Book It: The Texas Library Association Pulls in Audiences as Big and Diverse as the Lone Star State

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Q&A with Susan Mann and Gloria Meraz of the TLA

When it comes to designing an annual event that meets the varied needs of book fanatics and librarians across Texas, the Texas Library Association has it covered. Each year brings a new chapter, so we spoke with TLA president, Susan Mann, and Director of Communications, Gloria Meraz, about creating personalized event experiences for more than 7,000 attendees.

Q: Tell us about the purpose of the Texas Library Association and a little about your members.

GM: The Texas Library Association is the largest state organization involved with advocacy and promotion of libraries and librarians.  

SM: Our members come from public libraries, school libraries, university libraries, and special divisions, such as medical, corporate, and government libraries. 

GM: We also have a large number of lay members — people who support libraries and educators.

Q: When planning your annual conference, how do you meet the needs of such a varied audience?

GM: Our conference experience is rich and densely packed, so it’s incredibly important to offer diversity. Librarians, educators, authors, illustrators, and vendors all come together to talk about ideas. We want to build community, so we strategically plan programming that speaks to librarians and educators of all types. With 400-plus programs and over 100 networking events, we offer both personalized and broad training.

SM: We have everything from entertainment (what librarians call entertainment, which is authors!) to continuing education and professional development. That covers cutting-edge technology and how you present your library — from architecture and furniture, to what does a library actually look like today.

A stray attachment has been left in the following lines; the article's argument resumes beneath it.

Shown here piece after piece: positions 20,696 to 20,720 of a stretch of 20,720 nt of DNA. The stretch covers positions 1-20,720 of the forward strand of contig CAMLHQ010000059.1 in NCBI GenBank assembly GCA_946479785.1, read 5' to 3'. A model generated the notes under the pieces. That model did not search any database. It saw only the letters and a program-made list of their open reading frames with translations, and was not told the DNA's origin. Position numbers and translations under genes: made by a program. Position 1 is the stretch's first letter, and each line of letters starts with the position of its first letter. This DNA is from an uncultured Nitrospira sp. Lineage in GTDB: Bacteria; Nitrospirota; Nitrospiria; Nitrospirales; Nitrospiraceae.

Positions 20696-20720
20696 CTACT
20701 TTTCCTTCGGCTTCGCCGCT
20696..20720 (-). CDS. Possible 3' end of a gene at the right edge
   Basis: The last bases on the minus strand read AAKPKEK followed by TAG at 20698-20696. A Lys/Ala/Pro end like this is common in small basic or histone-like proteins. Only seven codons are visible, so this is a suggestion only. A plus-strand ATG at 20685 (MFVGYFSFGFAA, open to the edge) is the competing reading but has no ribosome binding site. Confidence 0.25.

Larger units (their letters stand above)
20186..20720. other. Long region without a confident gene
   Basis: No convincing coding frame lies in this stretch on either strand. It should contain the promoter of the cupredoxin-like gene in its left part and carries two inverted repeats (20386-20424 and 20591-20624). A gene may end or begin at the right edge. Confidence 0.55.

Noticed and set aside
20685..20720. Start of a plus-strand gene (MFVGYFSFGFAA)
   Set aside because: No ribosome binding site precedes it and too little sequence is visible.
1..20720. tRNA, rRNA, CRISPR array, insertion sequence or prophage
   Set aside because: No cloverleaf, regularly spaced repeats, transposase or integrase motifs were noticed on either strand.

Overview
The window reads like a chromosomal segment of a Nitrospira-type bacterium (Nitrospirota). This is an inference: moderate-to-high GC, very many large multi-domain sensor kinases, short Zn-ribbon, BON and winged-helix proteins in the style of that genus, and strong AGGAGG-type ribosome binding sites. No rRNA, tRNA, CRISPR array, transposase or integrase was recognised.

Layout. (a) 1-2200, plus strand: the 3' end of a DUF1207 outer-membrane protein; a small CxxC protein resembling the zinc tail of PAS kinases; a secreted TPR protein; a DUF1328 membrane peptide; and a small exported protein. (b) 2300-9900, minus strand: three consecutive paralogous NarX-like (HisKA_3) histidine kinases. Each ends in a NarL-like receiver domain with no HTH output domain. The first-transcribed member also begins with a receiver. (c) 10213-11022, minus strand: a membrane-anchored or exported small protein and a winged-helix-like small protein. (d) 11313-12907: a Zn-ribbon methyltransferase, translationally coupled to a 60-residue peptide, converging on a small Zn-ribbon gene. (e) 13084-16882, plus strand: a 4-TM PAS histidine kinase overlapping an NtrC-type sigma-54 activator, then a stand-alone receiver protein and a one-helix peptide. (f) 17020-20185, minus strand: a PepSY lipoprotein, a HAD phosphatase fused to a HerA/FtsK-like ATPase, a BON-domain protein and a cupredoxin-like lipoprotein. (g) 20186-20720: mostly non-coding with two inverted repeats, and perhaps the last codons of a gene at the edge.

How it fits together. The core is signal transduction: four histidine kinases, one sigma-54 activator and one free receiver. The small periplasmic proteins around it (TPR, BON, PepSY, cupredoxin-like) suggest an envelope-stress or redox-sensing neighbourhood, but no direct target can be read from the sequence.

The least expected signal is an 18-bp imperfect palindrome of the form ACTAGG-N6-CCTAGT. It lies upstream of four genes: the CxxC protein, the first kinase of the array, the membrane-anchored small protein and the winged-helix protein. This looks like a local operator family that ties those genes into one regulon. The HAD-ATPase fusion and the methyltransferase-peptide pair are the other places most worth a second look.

GM: They go from learning in a classroom to a luncheon where they listen to great authors, to an evening event where they talk with colleagues. That’s what it’s about—providing enough diversity and richness of experience over four days to carry them through the whole year.

Q: You mentioned technology. How does its evolving role apply to the library industry?

SM: Technology has changed the face of what libraries look like. Today’s library is not what it was ten or even five years ago.

GM: Of course, we still have books, but we also have e-books, audio books, databases, and online programs. Libraries are true tech centers and hubs for the community. This audience demands we be on top of it, so how we deliver information and content technologically is our value. In today’s technologically-driven society, we find that people want to connect.  They want to connect with people who have similar interests, love reading, and learning — the library takes on that role to advance learning.

Q: The TLA created a lot of swipe-right connections with this year’s “speed dating” activity. Walk us through the program.

GM: One of our key roles is providing a forum for learning exchanges to happen. With the Texas Bluebonnet Award speed dating program, we brought together authors, illustrators, and librarians to discuss their latest books and interact with audiences. It’s a very tight and vast marketplace out there — and librarians need to know what quality material is available and authors need to promote their books. This is where the rubber meets the road. Librarians learn directly from the authors and illustrators who are producing those books. It’s a win-win situation.

Q: When the expo opened, there was a mad rush of people clamoring to enter. We heard members lovingly say it’s “Black Friday for Librarians.”

GM: Yes, they get tons of books and goodies to take back to their districts. It’s one of the big selling points for librarians because they’re able to bring new books to their students. They tell their administrators, “I’ll come back with a lot more than I put in!” It’s wonderful.

Q: As fellow librarians and book enthusiasts, you must learn from and inspire each other.

SM:  Oh, certainly. You would be surprised what different librarians can teach one another.

GM: There’s something very important about talking to colleagues who do the same kind of work you do as well as colleagues who do something very different.

SM: It’s wonderful to network with so many different kinds of libraries, people from all walks of life, from places across the state of Texas — from very small to very large.

Q: Do you have a favorite conference moment?

GM: I like the end of the general session. I see the audience come out energized — they’re looking forward to what they can’t get anywhere else. I see it in their faces. I’m with my people, my fellow librarians. 


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